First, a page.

Lebanese government, central bank clash over fuel subsidies. Lebanon's government clashed with the central bank on Thursday over its move to end to fuel subsidies that have drained the currency reserves, saying prices must not change and subsidies must continue until measures were in place to help the poor. (CNA)

Ethiopia's civil war is dire and seems to be getting worse. The civil war in Ethiopia, marked by human rights abuses and war crimes, is now entering its ninth month—and new territory. (NPR)


GCC Countries Back on Path to Economic Growth

The World Bank 

Following a year of economic distress, Gulf Cooperation Council (GCC) economies are expected to return to an aggregate growth of 2.2% in 2021, according to the latest issue of the World Bank Gulf Economic Update (GEU), COVID-19 Pandemic and the Road to Diversification. This growth is buoyed by the global economic recovery, projected at 5.6% and the revival of global oil demand and international oil prices.

The COVID-19 pandemic and the decline in global oil demand and prices dealt the GCC countries a health crisis and a commodity market shock causing a GDP contraction 4.8% in 2020.  Fiscal deficits are projected to persist for most over the forecast period, however.  The three countries with the largest deficits in 2020 (Kuwait, Bahrain, and Oman) are projected to remain in deficit throughout 2021-23, but at narrower ratios to GDP in 2023 than during the economic downturn in 2020.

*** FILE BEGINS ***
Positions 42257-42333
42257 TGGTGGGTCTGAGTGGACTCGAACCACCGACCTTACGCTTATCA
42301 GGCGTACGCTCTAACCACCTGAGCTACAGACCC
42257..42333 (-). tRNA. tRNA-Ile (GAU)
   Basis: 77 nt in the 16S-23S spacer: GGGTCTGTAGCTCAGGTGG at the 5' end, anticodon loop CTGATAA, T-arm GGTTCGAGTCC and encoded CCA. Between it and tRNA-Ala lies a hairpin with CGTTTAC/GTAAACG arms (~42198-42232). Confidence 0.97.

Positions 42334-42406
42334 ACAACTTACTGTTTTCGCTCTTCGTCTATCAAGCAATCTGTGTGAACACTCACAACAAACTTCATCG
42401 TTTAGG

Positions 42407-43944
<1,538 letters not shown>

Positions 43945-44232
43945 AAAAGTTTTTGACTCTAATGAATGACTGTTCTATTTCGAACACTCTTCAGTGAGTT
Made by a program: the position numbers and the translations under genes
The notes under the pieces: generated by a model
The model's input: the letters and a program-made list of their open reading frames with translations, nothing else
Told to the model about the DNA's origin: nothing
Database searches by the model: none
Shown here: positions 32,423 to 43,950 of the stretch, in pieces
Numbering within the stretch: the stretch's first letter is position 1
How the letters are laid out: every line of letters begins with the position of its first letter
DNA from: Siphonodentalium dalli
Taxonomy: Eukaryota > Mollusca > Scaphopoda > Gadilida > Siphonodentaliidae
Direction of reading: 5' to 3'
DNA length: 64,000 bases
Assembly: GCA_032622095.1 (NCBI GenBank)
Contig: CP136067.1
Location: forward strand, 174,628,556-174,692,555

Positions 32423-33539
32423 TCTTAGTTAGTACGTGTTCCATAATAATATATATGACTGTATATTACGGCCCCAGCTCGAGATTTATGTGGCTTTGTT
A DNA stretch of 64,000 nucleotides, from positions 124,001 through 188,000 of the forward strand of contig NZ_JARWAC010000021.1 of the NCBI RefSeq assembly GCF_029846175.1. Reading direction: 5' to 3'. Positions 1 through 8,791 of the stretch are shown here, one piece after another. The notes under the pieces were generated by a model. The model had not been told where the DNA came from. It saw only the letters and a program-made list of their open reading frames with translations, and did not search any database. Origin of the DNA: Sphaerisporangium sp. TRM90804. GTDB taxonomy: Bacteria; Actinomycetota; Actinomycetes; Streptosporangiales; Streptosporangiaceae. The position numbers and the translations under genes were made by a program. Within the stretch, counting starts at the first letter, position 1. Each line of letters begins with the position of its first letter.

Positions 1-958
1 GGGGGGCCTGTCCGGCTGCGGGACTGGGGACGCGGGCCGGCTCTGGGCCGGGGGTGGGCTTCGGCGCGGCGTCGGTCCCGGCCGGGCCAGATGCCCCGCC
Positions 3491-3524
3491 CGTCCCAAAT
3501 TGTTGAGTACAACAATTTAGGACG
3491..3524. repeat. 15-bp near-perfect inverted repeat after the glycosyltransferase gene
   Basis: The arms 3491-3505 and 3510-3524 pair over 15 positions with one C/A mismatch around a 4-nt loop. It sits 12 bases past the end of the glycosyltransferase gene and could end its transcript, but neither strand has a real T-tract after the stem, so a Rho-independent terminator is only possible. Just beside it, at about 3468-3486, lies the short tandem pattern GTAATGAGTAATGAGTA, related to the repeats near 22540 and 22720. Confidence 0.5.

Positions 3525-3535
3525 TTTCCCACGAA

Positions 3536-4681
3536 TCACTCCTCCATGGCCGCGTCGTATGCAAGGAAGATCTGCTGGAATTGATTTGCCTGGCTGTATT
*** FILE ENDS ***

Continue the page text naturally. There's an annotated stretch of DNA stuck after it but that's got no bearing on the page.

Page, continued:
According to the GEU, the oil supply cutbacks and the four-year-low average oil price of US$41.30 per barrel slashed the group’s goods and services exports by 8.1% in real terms and turned the current account surplus of 6.8% of GDP in 2019 into a deficit of 2.9% of GDP in 2020.  

Non-oil GDP is proportionately larger now in all the GCC countries than it was 10 or 20 years ago, but much work remains to be done.  Many are still highly reliant on oil and gas exports, which remain over 70% of total goods exports in Kuwait, Qatar, Saudi Arabia and Oman, and on oil revenues, which exceed 70% of total government revenues in Kuwait, Qatar, Oman, and Bahrain. 

The sixth issue of the GEU focuses on fiscal revenues and structural reforms including strategic investments in digitalization and telecommunications, which can help enable more economic diversification. Promoting private sector development remains at the core of national and regional economic diversification efforts. The GCC managed to complete only two state-owned enterprise privatization transactions and only two public-private partnership (PPP) agreements in 2020, but it was a difficult year for commerce and investment anywhere.